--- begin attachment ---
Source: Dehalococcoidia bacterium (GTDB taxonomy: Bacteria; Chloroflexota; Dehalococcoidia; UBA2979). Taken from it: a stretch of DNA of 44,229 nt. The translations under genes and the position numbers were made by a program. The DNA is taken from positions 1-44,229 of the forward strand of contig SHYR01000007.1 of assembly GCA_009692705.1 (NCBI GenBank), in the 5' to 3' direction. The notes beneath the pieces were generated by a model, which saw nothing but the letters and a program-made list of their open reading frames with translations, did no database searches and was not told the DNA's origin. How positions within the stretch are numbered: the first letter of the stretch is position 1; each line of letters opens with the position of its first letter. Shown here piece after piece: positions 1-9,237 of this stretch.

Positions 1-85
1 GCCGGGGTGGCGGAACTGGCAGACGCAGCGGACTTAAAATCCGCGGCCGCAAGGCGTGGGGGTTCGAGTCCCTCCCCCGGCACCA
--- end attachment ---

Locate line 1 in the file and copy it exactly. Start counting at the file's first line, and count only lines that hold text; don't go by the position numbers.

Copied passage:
Source: Dehalococcoidia bacterium (GTDB taxonomy: Bacteria; Chloroflexota; Dehalococcoidia; UBA2979). Taken from it: a stretch of DNA of 44,229 nt. The translations under genes and the position numbers were made by a program. The DNA is taken from positions 1-44,229 of the forward strand of contig SHYR01000007.1 of assembly GCA_009692705.1 (NCBI GenBank), in the 5' to 3' direction. The notes beneath the pieces were generated by a model, which saw nothing but the letters and a program-made list of their open reading frames with translations, did no database searches and was not told the DNA's origin. How positions within the stretch are numbered: the first letter of the stretch is position 1; each line of letters opens with the position of its first letter. Shown here piece after piece: positions 1-9,237 of this stretch.